FOURTH STREET EAST.
Appeal granted with regard to the electrical outlet. Appeal denied with regard to the
heater. Owner was granted until March 1 to have heaters installed that are compliant
with City Code.
Also in attendance: Greg Lehman, property owner
Marcia Moermond, Legislative Hearing Officer: This from a complaint based inspection
of Unit 1 of the building. The initial complaint was due to things like unsanitary
conditions, no heat, and smoke alarm problems. When the inspector was out, there
was a large set of orders. The only two that are under appeal are:
- An electrical outlet not being installed outside of code
- A radiator being installed vertically and outside of code
Looking at the photographs of the outlet, we have an outlet installed in the floor. This
is an unusual situation, and also involves a nearby door where the swing of the door
just barely clears the outlet. This type of outlet and cover plate is not something you
would normally see. The inspector thought this might have been surplus product from a
commercial job done in the 70s. In talking with the electrical inspector, there is not an
evident code violation without taking apart the outlet. He did not see anything there that
is obviously a violation. So in this specific order, I am recommending that the council
grant the appeal.
With respect to the radiators, there is a requirement in code that baseboard heaters
need to have covers. What we are looking at here are the exposed fins of a radiator.
The property owner indicates that he has numerous inspections where this has not
been called out over the years, and that he bought the property about 30 years ago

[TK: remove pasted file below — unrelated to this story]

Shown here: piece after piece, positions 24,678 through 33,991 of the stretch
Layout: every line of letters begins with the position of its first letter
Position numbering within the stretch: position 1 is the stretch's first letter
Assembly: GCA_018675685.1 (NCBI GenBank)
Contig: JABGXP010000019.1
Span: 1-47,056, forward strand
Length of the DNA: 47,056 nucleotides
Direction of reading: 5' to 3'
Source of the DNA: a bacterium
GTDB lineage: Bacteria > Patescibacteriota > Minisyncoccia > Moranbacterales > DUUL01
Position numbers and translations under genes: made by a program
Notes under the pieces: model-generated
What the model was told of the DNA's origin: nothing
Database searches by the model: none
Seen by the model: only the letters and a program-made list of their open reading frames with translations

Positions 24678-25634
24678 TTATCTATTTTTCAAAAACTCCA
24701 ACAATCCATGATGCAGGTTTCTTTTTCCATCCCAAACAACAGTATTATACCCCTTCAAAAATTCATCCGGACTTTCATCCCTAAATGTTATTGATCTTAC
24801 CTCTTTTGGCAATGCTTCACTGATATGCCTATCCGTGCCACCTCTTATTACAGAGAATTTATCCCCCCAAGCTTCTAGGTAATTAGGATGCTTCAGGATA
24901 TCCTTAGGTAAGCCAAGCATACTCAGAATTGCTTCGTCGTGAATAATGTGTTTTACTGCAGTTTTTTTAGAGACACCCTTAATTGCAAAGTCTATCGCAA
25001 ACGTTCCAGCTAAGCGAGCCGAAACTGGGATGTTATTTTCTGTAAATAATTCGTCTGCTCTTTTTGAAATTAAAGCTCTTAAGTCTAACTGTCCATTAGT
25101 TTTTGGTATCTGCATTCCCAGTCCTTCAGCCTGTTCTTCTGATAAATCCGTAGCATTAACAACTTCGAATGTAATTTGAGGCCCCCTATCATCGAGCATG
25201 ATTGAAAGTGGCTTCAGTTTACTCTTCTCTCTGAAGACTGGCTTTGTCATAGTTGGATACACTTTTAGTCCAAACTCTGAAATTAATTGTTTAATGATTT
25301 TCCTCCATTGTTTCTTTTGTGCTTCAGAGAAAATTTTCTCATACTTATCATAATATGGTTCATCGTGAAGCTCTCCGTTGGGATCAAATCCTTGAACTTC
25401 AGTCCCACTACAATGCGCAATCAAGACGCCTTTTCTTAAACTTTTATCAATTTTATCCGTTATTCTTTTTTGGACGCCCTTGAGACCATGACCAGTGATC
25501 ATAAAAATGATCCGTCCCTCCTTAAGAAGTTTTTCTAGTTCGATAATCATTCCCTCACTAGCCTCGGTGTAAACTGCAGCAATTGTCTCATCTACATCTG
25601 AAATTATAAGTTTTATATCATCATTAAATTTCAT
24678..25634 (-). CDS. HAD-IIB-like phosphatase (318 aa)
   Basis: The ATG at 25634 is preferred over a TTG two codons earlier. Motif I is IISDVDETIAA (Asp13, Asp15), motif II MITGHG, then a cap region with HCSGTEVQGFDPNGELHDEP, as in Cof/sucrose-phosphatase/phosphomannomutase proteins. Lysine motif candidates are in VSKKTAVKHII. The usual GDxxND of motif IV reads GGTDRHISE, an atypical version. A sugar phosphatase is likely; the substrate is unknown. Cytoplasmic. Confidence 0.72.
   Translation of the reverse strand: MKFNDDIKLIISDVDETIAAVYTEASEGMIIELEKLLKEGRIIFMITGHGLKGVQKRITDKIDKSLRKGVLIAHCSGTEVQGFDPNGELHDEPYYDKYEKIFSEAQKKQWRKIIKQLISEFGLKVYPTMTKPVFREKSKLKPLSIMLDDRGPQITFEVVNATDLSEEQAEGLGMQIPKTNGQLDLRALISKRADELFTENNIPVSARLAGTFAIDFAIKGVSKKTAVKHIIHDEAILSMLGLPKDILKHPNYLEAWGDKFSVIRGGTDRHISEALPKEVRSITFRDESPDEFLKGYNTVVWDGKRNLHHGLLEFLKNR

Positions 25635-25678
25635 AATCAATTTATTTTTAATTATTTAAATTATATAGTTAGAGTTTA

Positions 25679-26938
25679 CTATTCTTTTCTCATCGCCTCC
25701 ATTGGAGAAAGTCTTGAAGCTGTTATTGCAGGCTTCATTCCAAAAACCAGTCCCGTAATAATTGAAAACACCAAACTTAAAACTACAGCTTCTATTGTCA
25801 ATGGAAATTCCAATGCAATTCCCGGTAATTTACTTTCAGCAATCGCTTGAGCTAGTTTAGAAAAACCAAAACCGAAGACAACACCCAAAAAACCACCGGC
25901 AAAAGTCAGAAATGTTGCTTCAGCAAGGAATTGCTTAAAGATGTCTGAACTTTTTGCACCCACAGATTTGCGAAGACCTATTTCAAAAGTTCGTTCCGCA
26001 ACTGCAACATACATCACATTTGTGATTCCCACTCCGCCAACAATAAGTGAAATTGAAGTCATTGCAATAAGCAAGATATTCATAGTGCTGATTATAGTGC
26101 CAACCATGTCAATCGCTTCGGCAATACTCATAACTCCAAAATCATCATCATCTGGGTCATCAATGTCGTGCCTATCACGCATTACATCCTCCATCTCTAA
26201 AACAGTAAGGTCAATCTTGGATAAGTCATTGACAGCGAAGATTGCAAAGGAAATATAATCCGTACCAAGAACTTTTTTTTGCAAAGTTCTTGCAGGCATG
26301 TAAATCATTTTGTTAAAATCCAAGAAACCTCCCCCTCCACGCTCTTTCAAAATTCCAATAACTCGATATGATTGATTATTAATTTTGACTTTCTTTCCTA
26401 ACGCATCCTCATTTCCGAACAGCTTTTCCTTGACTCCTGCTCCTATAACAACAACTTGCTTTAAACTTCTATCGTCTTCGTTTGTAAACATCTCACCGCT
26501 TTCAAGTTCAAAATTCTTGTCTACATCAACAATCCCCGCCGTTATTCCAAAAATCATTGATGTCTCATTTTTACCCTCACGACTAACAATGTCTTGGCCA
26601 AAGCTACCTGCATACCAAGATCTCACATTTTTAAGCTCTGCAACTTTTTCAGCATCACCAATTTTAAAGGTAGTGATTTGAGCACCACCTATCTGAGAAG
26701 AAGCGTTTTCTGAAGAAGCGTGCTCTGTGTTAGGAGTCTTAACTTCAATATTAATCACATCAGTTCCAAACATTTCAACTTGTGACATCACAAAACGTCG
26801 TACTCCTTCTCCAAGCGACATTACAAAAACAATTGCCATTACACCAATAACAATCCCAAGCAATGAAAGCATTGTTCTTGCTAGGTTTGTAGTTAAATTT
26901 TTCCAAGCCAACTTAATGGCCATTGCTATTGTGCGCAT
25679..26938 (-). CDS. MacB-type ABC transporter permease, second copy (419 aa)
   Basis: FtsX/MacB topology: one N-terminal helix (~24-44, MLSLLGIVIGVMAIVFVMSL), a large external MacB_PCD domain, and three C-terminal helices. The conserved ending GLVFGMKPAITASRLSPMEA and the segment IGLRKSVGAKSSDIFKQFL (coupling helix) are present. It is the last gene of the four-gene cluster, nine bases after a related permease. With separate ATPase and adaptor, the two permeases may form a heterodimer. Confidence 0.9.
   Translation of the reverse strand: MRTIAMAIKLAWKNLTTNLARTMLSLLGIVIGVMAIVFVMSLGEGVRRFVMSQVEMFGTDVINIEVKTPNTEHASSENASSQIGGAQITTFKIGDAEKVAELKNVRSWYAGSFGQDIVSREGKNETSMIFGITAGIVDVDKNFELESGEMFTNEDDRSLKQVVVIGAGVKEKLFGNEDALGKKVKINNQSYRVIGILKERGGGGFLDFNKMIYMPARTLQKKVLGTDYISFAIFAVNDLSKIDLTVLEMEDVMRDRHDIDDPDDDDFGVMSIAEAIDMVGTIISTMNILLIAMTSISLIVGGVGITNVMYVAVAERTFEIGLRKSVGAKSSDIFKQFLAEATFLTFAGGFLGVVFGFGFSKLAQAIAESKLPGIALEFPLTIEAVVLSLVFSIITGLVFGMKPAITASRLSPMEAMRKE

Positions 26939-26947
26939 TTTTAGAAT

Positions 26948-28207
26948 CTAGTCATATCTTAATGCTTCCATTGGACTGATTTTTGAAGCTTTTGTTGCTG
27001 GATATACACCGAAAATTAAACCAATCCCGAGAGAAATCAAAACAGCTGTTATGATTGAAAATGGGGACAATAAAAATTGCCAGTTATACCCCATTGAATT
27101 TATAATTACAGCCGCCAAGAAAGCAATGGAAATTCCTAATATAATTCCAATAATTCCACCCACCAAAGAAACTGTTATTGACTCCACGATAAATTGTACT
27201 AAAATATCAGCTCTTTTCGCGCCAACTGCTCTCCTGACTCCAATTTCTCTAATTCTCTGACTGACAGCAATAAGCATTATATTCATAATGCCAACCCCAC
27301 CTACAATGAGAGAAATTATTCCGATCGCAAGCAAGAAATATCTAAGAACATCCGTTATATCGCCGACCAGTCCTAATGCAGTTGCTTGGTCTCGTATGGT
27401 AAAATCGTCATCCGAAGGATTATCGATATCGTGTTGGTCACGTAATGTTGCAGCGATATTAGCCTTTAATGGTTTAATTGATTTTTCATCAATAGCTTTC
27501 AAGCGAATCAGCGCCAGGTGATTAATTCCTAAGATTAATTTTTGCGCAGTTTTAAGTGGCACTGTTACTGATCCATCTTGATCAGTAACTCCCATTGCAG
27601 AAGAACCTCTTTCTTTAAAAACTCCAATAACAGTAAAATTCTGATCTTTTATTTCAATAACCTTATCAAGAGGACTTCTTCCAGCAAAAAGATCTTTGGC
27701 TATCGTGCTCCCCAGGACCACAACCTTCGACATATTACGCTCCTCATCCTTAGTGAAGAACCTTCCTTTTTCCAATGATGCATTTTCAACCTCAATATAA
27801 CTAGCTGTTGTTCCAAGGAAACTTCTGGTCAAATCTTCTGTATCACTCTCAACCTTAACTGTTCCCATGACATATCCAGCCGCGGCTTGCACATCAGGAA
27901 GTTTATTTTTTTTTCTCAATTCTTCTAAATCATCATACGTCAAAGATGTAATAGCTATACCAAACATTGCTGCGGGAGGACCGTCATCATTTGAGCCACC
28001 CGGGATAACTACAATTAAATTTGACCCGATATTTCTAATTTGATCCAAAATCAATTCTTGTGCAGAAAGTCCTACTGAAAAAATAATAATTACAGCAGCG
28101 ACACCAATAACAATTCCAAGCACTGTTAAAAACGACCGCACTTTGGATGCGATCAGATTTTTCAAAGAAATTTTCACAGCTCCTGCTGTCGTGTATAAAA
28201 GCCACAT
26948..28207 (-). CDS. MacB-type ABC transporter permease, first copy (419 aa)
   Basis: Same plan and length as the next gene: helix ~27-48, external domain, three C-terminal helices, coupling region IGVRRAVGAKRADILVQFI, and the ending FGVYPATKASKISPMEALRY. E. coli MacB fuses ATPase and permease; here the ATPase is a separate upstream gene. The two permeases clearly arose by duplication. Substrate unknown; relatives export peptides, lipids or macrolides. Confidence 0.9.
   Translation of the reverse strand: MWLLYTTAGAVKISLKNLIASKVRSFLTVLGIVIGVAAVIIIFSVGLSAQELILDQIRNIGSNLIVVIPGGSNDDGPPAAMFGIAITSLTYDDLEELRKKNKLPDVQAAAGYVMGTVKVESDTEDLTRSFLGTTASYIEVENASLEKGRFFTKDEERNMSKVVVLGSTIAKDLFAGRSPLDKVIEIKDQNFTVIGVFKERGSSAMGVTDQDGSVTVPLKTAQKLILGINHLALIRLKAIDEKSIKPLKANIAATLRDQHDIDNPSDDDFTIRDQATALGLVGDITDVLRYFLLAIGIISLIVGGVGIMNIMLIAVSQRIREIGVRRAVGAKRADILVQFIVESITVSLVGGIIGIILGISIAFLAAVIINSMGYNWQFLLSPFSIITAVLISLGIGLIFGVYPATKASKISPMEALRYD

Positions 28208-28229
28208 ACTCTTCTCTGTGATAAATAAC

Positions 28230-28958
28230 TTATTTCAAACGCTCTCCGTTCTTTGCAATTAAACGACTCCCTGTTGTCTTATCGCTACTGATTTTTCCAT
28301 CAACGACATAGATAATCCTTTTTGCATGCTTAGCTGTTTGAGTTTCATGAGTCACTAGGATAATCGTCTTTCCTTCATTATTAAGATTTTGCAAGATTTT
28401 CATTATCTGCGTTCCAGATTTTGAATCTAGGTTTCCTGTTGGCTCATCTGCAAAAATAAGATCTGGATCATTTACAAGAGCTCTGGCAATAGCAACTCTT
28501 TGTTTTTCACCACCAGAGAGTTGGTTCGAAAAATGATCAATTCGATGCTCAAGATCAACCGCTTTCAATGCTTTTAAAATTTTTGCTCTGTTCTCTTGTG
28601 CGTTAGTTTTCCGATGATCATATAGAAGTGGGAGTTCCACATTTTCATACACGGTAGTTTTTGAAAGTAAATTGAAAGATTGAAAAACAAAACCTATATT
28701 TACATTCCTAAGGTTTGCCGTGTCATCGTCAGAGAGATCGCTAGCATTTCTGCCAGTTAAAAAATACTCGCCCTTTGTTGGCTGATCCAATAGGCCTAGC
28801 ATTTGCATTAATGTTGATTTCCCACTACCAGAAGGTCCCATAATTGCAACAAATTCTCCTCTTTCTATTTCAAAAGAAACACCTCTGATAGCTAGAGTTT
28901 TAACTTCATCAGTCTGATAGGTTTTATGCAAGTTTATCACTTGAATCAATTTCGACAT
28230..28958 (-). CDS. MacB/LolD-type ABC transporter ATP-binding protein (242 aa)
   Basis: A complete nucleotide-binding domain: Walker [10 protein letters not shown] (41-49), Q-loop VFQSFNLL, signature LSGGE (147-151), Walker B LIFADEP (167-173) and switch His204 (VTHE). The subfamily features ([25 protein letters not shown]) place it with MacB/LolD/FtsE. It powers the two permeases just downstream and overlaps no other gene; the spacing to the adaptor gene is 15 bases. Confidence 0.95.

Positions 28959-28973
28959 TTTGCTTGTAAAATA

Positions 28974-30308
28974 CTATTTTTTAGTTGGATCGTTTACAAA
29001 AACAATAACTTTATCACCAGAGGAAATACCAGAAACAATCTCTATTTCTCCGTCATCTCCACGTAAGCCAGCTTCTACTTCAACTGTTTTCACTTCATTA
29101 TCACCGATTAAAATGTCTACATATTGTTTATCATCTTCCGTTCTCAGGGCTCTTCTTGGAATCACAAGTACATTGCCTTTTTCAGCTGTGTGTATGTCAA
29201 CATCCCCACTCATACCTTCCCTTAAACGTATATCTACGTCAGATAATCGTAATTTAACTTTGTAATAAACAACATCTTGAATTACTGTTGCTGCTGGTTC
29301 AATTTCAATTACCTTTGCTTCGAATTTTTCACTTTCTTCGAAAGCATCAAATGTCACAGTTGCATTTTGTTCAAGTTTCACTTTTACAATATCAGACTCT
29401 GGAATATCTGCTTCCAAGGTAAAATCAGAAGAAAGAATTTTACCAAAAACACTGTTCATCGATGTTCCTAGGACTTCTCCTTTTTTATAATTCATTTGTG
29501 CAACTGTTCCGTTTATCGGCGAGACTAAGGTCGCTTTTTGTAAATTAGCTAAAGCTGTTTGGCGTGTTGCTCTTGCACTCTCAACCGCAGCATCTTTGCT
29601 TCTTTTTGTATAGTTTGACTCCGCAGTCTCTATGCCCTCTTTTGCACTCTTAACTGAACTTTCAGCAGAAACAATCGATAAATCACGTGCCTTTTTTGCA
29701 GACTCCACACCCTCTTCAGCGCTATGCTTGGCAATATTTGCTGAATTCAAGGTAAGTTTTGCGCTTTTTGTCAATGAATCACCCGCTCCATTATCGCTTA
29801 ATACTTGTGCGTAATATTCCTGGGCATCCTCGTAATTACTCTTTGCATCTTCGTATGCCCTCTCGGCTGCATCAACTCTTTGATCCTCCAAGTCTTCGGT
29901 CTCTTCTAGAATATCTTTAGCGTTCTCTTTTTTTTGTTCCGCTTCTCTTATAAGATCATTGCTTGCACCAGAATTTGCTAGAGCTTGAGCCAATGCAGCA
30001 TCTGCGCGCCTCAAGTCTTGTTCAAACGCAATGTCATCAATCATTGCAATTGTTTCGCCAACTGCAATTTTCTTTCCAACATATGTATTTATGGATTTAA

with the radiator existing in this way. He said the issue is that the tenant took the cover
off. The inspector saw this and shared photos with a mechanical inspection team for
their input. It was called out as being installed without a permit and not installed per
manufacturer instructions. The issue is that these exposed fins are sharp and
extremely hot. The owner suggested that he could cut the fins off, but that would leave
the copper pipe underneath exposed, which is also extremely hot. I would like to show
you a standard cover for a baseboard heater along with a picture of the elements
inside. They are intended to function horizontally, so that the cold air from the floor
goes through the radiator and by a convection process heats the room. That is how the
manufacturer intended it to work. Given a vertical installation, it would not work the
same way, and might connect to the tenant complaining of a lack of heat. It is
unfortunately if it has been this way for 30 years and not been called out. The photo,
though, shows a clear code violation both in my own estimation and that of the fire
inspector consulting with the mechanical inspection staff. I consulted with the senior
mechanical inspectors to go through this.
The correction would be to install a heating fixture like a radiator that is code
compliant. If it is baseboard heat, it should not be installed in this particular fashion.
In the inspector's view, this fix would require a mechanical permit to be pulled, although
someone with a mechanical, heating, or plumbing license may have the skills to be
able to pull the permit. My recommendation is that you deny the appeal on this matter,
that this is a code violation, and grant until March 1 for its correction. This is taking
into consideration that he is pursuing eviction of the tenant and he may not have
occupancy for part of this time.
Councilmember Prince: To be clear, you are recommending we grant the appeal on the
electrical outlet and deny the appeal on the heater?
Lehman: I live in Unit 2 of this building, and have owned it for over 30 years. The
correct name of the heater is a hydroponic baseboard element, and it has been there